The Alabama Department of Environmental Management must hold polluters accountable to the law and ensure our national parks and wilderness areas and their rangers, visitors, wildlife and surrounding communities have clear skies and clean air to breathe.
MONTGOMERY, ALABAMA – Today, a coalition of environmental groups including the National Parks Conservation Association, Sierra Club, and several other signees, published an open letter addressed to the Alabama Department of Environmental Management (ADEM) asking the agency to strengthen its regional haze plan to protect air quality in the state. The letter, including all signees, can be found here.
The goal of the Regional Haze Rule, part of the Clean Air Act, is to restore natural visibility - clean air and clear skies - to national parks and conservation areas. States are required to make progress toward achieving that goal each year by updating pollution regulations. Right now, ADEM has no plans to require substantive emissions reductions under the Regional Haze Rule despite the thousands of tons of haze pollution harming people and parks across the state.
In particular, Sipsey Wilderness, located in northwest Alabama, is our state’s largest and most visited wilderness area. In 2020, outdoor recreation in places like Sipsey generated over 55,000 jobs and over $2 billion in wages in Alabama. Our treasured places and reliable recreation economy are being threatened by ADEM’s failure to regulate polluters.
Additionally, ADEM fails to address the disproportionate harms that haze polluters cause for communities of color and Alabamians living below the poverty line. ADEM has both state and federal obligations under Title VI of the Civil Rights Act to meaningfully consider and advance environmental justice in its regional haze state implementation plan.
By not conducting an environmental justice analysis, ADEM is not fulfilling its obligations under the law nor under the EPA’s notice to all states to consider environmental justice concerns in this round of haze pollution planning. According to the EPA’s Environmental Justice Screen (EJSCREEN), there are several polluters in Alabama whose air pollution is harming communities of color and communities living below the poverty line - the same polluters causing hazy skies and clouded views.
Ulla-Britt Reeves, Clean Air Program Senior Advocacy Manager for the National Parks Conservation Association, issued the following statement:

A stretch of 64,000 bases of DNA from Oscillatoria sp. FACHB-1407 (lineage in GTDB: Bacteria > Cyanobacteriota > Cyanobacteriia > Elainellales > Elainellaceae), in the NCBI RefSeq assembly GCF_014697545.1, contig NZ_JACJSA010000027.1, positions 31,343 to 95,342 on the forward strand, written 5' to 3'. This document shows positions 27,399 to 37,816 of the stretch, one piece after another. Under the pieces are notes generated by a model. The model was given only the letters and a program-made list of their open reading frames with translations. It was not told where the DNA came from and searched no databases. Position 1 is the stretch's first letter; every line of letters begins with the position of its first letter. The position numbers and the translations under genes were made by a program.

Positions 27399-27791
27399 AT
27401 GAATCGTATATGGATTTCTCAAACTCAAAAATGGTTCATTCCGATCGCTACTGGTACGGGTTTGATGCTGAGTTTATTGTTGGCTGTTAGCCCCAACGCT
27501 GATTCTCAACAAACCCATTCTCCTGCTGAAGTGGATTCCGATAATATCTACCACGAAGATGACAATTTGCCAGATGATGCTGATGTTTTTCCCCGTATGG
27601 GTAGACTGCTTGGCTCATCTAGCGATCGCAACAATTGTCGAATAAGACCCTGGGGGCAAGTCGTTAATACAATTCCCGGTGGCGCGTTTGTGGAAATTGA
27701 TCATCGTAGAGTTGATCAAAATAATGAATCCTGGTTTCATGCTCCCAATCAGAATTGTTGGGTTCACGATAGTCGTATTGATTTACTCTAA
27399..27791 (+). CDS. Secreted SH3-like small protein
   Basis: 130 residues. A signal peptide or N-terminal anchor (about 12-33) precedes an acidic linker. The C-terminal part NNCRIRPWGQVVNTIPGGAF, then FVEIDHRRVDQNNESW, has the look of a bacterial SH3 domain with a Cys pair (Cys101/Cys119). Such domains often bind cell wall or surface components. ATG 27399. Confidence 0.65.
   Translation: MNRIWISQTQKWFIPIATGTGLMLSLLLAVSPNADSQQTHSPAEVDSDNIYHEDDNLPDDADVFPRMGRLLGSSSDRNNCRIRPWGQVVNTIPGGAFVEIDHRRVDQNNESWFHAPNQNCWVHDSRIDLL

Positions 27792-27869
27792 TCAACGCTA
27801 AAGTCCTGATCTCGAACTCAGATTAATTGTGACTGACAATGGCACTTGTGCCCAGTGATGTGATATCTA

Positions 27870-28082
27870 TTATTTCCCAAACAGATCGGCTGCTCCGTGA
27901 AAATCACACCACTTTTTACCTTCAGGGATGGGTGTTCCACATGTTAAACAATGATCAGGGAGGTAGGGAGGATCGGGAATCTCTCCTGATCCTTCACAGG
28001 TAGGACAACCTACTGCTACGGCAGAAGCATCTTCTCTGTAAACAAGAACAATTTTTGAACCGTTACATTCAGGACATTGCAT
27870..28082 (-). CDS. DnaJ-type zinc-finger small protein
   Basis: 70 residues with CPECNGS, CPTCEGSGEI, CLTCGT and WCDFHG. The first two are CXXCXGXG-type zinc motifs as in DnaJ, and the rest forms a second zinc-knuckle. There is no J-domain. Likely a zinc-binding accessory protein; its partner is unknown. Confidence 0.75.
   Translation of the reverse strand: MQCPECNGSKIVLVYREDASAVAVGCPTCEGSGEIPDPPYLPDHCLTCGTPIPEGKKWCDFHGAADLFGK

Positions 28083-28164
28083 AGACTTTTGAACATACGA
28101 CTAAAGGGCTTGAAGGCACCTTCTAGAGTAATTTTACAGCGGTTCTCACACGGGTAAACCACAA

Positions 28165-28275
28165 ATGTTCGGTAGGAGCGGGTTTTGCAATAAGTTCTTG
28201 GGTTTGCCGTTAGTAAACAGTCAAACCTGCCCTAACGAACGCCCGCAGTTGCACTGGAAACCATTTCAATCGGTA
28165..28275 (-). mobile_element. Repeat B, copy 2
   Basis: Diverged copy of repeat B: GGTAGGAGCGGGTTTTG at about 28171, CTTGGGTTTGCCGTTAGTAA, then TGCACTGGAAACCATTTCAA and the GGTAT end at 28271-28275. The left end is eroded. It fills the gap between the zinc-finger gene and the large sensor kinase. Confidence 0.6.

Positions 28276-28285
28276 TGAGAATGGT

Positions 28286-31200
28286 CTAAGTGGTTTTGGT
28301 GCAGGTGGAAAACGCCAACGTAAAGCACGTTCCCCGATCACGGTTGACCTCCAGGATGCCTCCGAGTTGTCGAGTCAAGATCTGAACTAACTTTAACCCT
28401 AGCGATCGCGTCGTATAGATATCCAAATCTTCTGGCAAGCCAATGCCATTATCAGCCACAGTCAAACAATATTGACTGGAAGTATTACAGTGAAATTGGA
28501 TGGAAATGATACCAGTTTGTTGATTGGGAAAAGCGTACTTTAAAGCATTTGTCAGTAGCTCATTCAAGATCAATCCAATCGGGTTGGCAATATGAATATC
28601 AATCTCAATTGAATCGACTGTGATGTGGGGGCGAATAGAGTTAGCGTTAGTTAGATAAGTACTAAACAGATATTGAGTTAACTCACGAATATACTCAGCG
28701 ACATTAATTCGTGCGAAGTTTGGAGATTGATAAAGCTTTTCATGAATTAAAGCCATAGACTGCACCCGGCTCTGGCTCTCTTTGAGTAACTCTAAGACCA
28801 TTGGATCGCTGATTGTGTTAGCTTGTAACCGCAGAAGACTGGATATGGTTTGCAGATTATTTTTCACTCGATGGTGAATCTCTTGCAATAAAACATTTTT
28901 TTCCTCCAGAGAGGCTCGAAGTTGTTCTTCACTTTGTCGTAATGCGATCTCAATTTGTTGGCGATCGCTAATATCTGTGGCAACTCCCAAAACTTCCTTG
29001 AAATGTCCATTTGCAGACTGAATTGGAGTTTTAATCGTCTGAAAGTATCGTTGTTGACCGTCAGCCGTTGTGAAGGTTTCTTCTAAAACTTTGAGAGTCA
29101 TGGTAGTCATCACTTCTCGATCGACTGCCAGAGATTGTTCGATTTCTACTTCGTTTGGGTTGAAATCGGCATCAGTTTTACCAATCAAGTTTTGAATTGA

“Across Alabama, industrial facilities are spewing pollution into our air, causing hazy skies and health problems from the beautiful Sipsey Wilderness to Great Smoky Mountains National Park. The ripple effects of pollution in Alabama can be felt all over the Southeast including in communities like Birmingham and Mobile, where people struggle to breathe.
“The agency charged with assuring Alabamians have a safe and healthy environment – ADEM – must do a better job to hold these polluters accountable to the law and ensure our national parks and wilderness areas and their rangers, visitors, wildlife and surrounding communities have clear skies and clean air to breathe.”
Charline Whyte, Senior Campaign Representative for the Sierra Club’s Beyond Coal Campaign in Alabama, issued the following statement:
“Alabama Power’s Plant Miller, north of Birmingham, is one of the biggest polluters in the entire country, but unfortunately, it’s just one example of the countless industrial polluters that are endangering our health and quality of life here in Alabama.”
“It is well documented that outdoor recreation is good for physical and mental health. Our national parks and conservation areas should be clean and safe sanctuaries. Alabamians should be able to take their families to enjoy an outing at Sipsey without any fear of potentially getting sick. A.D.E.M. is uniquely positioned to protect Sipsey and ensure a safe, healthful, and productive environment for all citizens. Yet, it is holding back on holding polluters accountable.”
“We hope our Open Letter can signal to state regulators that the people of Alabama want to enjoy all of the beauty our state has to offer, and that those special, natural places deserve to be fiercely protected.”
About the National Parks Conservation Association: Since 1919, the nonpartisan National Parks Conservation Association (NPCA) has been the leading voice in safeguarding our national parks. NPCA and its nearly 1.6 million members and supporters work together to protect and preserve our nation’s most iconic and inspirational places for future generations. For more information, visit www.npca.org.
About the Sierra Club: The Sierra Club is America’s largest and most influential grassroots environmental organization, with millions of members and supporters. In addition to protecting every person’s right to get outdoors and access the healing power of nature, the Sierra Club works to promote clean energy, safeguard the health of our communities, protect wildlife, and preserve our remaining wild places through grassroots activism, public education, lobbying, and legal action. For more information, visit www.sierraclub.org.
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